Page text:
We've all experienced back pain at one time or another. In fact, back pain is one of the top reasons people see a doctor.
Some may shrug it off as sleeping wrong or overdoing it at the gym. However, there are many reasons why back pain occurs, including a condition you may not relate it to right away: constipation.
We put together this guide to explain more on the connection between back pain and constipation and explore other reasons for both conditions to help you determine if what you are experiencing might be related.
What is constipation?
Constipation is having less than three bowel movements a week, as well as stools that are hard, dry, or lumpy, and painful to pass, or feeling incomplete evacuation of stool.
Chronic constipation occurs when a person experiences infrequent bowel movements and/or difficult stools that continue for several weeks or longer.
Causes of constipation
Occasional constipation is common, and most of us experience it at some points in our lives. However, chronic constipation can interfere with the ability to go about daily tasks. There are many possible causes of constipation, including:
Neurological conditions that cause issues with nerves around the colon and rectum, like autonomic neuropathy, multiple sclerosis, Parkinson's disease, a spinal cord injury, or stroke
Imbalance of hormones from conditions like diabetes, hyperparathyroidism, pregnancy, and hypothyroidism
Risk factors of constipation
Being an older adult
Being a woman
Insufficient fiber in diet
Little or no physical activity
Changes in daily routine - traveling, eating habits, sleep times
Mental health conditions like depression and eating disorders
What is back pain?
Back pain can vary from a muscle aching to a shooting, burning, or piercing sensation. The pain may also radiate down your leg or feel worse when you move a certain way.
There are two types of back pain:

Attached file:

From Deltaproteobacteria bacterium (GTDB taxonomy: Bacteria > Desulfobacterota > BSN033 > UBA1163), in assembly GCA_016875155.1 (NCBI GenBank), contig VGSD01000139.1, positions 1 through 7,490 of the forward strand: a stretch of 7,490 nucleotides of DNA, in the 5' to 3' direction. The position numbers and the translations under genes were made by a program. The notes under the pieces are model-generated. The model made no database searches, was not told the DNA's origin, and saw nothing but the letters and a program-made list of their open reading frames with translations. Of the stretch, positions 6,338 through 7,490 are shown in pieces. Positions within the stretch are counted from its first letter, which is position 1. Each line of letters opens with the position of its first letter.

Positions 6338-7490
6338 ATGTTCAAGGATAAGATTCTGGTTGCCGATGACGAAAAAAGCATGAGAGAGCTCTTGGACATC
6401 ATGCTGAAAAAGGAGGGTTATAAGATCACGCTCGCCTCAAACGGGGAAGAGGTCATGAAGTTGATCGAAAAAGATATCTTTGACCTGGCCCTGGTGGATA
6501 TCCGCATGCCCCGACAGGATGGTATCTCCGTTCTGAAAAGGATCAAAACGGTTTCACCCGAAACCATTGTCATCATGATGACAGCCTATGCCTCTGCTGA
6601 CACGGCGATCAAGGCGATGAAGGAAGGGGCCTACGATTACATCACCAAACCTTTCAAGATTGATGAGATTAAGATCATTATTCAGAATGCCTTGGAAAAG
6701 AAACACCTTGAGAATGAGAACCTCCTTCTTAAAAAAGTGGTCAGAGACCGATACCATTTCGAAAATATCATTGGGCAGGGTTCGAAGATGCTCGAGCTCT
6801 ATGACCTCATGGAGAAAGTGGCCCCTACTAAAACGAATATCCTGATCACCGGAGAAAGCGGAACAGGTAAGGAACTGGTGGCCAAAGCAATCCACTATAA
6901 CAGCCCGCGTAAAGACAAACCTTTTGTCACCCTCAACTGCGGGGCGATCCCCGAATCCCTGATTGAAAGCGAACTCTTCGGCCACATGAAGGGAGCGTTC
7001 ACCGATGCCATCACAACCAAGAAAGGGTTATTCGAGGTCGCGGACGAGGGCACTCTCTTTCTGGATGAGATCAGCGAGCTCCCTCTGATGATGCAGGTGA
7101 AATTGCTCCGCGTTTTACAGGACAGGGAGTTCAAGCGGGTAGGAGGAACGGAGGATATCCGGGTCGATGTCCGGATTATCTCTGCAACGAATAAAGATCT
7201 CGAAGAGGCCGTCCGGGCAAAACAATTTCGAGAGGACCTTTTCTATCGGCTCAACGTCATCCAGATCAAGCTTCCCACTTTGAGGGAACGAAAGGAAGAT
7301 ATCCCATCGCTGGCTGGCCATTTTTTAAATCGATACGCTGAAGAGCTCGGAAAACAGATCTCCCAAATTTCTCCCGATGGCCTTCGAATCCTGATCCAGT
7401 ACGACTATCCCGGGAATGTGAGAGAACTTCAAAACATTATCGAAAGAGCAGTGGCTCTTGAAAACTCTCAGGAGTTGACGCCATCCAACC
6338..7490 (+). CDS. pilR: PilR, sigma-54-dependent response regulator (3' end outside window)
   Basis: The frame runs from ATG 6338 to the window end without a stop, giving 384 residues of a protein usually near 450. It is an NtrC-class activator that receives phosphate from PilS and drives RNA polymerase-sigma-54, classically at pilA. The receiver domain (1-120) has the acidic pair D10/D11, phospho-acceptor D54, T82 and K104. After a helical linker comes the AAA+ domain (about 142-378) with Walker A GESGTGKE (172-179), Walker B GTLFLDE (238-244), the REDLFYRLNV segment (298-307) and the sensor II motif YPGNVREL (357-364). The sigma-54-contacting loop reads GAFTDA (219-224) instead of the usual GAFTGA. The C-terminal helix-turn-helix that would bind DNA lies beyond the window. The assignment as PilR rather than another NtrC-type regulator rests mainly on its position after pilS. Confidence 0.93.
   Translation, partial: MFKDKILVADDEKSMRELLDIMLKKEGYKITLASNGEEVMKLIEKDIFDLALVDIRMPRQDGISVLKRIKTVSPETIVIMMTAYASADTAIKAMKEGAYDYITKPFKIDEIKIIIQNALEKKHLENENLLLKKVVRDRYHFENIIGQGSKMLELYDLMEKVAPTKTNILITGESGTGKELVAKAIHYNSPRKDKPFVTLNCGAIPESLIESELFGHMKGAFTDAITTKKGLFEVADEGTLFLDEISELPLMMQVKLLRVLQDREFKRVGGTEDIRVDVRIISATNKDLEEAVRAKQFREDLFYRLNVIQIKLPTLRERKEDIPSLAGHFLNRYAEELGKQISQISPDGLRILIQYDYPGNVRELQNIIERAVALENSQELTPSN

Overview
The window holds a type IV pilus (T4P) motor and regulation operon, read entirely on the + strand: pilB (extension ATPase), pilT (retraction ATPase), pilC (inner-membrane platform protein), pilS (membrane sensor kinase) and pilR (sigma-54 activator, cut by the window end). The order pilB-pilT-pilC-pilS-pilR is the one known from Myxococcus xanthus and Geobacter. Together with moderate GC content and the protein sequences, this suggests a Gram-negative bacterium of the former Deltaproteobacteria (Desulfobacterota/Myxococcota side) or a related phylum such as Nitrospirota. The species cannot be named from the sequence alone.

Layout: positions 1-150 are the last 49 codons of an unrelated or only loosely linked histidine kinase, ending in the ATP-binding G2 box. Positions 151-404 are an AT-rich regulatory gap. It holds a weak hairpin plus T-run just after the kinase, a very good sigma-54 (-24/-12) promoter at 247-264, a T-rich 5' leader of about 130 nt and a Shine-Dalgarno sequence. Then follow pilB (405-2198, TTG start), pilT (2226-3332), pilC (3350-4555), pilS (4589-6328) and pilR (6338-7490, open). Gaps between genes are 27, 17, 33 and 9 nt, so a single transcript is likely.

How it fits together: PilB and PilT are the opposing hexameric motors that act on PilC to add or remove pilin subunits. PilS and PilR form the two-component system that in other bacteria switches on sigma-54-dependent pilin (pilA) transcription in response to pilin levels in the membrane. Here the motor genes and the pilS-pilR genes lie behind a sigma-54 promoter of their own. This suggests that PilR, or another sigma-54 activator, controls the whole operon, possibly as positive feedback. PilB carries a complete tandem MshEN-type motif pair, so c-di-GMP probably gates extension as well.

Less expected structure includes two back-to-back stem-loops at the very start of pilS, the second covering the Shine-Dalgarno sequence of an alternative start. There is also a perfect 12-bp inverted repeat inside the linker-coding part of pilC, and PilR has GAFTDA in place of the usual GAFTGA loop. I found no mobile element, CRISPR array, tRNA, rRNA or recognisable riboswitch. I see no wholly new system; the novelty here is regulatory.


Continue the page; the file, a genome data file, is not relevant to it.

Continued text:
Acute - pain that lasts a few days to a few weeks. It typically resolves on its own within that time with self-care.
Chronic pain continues for 12 weeks or longer, even after an injury or treatment of the underlying cause of acute back pain.
Cause of back pain
As we age, the chances of experiencing back pain increase, although it can affect people of any age for various reasons. Some of the causes for back pain are:
Skeletal irregularities (i.e., scoliosis, lordosis, and kyphosis).
Intervertebral disc degeneration
Arthritis/other inflammatory diseases
Spinal nerve compression, inflammation and/or injury
Herniated or ruptured discs
Constipation and back pain
When the colon or rectum becomes blocked, there is also a chance that you will feel a dull pain from your abdomen to your lower back. This blockage can be a result of fecal impaction or general constipation.
Fecal impaction happens when a large lump of dry, hard stool gets stuck in the rectum or colon. The back pain arises from the pressure on the rectum or colon. On the other hand, constipation could be a side effect of whatever is causing the back pain, like a tumor or infection. Some other conditions which can cause constipation and back pain at the same time include:
Inflammatory bowel disease (IBD)
Irritable bowel syndrome (IBS)
Liver diseases ( cancer, cirrhosis, and hepatitis)
Urinary tract infections (UTIs)
Constipation and back pain can be symptoms of a single condition or unrelated symptoms coinciding. And though rare, constipation with back pain can signify rectal or colon cancer.
In addition to back pain, there are other symptoms of constipation, including; fewer than three bowel movements a week, difficulty passing stools that are dry, hard, and/or lumpy, stomach ache/cramps, bloody stool, bloating, and nausea.
Make an appointment to see your doctor as soon as possible if you experience any of the above symptoms. Treatment options are available depending on the cause of constipation, though sometimes there is no explanation on why it's happening.
Your healthcare provider may advise changing what you eat and drink, becoming more active, or taking over-the-counter medicines, such as stool softeners or laxatives. If these treatments don't work, they may prescribe medication, like Motegrity or Linzess, or recommend biofeedback or surgery.
You should always consult your physician before starting any medications, including over-the-counter medicines.